Critics of Nassau County Executive Laura Curran's police reform plan, also the authors of a competing proposal, urged county lawmakers to consider more aggressive measures Wednesday before finalizing a plan with the state.
The pitch came during a legislative hearing in Mineola after authors of "The People's Plan" broke with Curran in January over the issue of reform. Advocates said they were not adequately consulted before Curran's draft was published in early January.
The advocates' 310-page document outlined 12 major areas for reform, including handling of mental health crises, civilian and internal complaints, traffic stops and search warrants. "The People's Plan," introduced last week, calls for creation of an Office of Police Inspector General to serve as a watchdog over the Nassau police department.
In June, after the police killing of George Floyd in Minneapolis, Gov. Andrew M. Cuomo required municipalities with law enforcement agencies to overhaul their police departments. The governments must evaluate practices ranging from use of force, crowd management, bias training and response to citizen complaints, or risk the loss of state funds.
The Nassau Legislature, which is controlled by Republicans, must sign off on a final proposal before it is filed with New York State. The deadline is April 1.
Tracey Edwards, NAACP Long Island regional director, called on lawmakers to adopt real reforms.
In a dig at some of Curran's proposals, Edwards said: "The NAACP is not looking for props. We're not looking for newsletters. We're not looking for more sports games."
Referring to the county's disclosure that it would begin collecting ethnic data behind traffic stops, Edwards said: "Collecting data is fine, but they should have been doing that anyway."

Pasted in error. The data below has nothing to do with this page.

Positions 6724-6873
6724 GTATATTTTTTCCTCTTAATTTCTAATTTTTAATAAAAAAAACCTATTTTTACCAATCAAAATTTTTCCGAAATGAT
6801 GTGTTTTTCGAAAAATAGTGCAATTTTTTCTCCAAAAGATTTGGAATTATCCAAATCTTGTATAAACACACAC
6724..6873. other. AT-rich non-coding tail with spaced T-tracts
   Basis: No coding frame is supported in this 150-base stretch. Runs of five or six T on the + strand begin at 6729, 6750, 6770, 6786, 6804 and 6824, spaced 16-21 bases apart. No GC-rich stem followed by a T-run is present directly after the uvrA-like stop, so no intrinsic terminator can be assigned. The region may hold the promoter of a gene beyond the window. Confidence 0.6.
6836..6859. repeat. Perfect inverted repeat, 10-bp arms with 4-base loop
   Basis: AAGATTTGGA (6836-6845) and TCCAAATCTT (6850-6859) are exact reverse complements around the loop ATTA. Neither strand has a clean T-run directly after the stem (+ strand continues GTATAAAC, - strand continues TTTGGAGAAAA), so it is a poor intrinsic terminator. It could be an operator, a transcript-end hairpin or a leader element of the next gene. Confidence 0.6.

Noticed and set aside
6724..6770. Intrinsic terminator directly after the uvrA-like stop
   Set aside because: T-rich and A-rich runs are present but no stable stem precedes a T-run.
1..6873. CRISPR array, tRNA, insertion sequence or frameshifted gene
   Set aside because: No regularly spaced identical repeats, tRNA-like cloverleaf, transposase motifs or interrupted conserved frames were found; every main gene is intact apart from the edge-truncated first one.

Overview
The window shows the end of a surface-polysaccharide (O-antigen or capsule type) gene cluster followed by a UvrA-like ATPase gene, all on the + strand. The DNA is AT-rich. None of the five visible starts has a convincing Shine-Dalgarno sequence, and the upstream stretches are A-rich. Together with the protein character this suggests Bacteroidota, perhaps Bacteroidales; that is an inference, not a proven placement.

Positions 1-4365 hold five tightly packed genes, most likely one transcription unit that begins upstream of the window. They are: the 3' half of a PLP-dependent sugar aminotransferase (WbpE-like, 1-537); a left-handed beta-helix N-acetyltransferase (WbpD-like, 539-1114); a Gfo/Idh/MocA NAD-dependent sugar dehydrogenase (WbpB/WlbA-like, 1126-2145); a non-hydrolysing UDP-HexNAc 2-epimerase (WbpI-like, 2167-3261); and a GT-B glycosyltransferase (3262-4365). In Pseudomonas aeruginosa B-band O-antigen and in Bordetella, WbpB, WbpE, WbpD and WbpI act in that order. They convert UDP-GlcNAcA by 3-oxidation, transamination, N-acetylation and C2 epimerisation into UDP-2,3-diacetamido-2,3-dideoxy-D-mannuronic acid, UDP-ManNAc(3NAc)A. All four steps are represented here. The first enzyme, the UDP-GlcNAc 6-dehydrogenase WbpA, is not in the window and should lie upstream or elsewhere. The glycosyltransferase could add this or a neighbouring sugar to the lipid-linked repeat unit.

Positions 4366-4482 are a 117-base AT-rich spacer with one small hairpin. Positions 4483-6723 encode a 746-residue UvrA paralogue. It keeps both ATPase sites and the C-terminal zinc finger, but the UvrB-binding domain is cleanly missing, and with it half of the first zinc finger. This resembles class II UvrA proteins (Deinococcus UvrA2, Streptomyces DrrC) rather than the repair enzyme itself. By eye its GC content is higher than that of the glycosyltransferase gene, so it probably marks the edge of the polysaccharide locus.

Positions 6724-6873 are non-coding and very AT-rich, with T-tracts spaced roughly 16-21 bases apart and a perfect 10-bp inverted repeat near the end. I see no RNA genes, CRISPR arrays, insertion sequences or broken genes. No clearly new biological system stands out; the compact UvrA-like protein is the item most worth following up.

"And we won't want you to blame the racial disparities on the individual police officers and think that body cameras and a little anti-bias training will fix this. This is not a 'bad apples' … this is structural and institutional policies that have been there over time, that the officers are following the rules."
Edwards also pointed to the reference, in Curran's draft, that in October, Nassau had been rated "the safest county" by U.S. News & World Report.
"So, please don't take the bait that we are the safest county, and many of the initiatives we are doing anyway, so all we need to do is to make incremental changes to our existing policies. That's not why we are here."
In a statement, Mike Fricchione, a spokesman for Curran, said: "We thank these reform advocates for submitting their comprehensive, well-thought-out plan. There are many more similarities than differences between the County’s draft report and the advocates' proposal. The County’s reform plan includes comments and suggestions from more than 120 public input sessions, the vast majority of which were either approved and implemented or used to modify current policy. By the end of the legislative process, we expect to submit a robust police reform plan to Albany that everyone can be proud of."
Pressure from progressives comes as Curran, a Democrat, runs for reelection in November.
Presiding Officer Richard Nicolello (R-New Hyde Park) opposed removing school resource officers, an idea mentioned by advocates Wednesday.
"We cannot as a society start attributing or painting all police as negative, as pernicious," Nicolello said.
After Legis. Delia DeRiggi-Whitton (D-Glen Cove) said, "many minority communities don't want defunding the police," the advocates objected to her mentioning that phrase.
"Nobody said defunding," said Frederick Brewington, a civil rights lawyer and one of the plan's authors. "Please let's just strike that. … Let's not go there."
Legis. Denise Ford, a Long Beach Democrat who caucuses with Republicans, took a moment to clarify with legislators that "defunding the police" was not part of "The People's Plan."
Brewington characterized Curran's plan as "cosmetic" and criticized its handling of internal affairs complaints.
He urged creation of a civilian complaint review board and said the focus should be on "how do we help police police, without having them to police themselves?"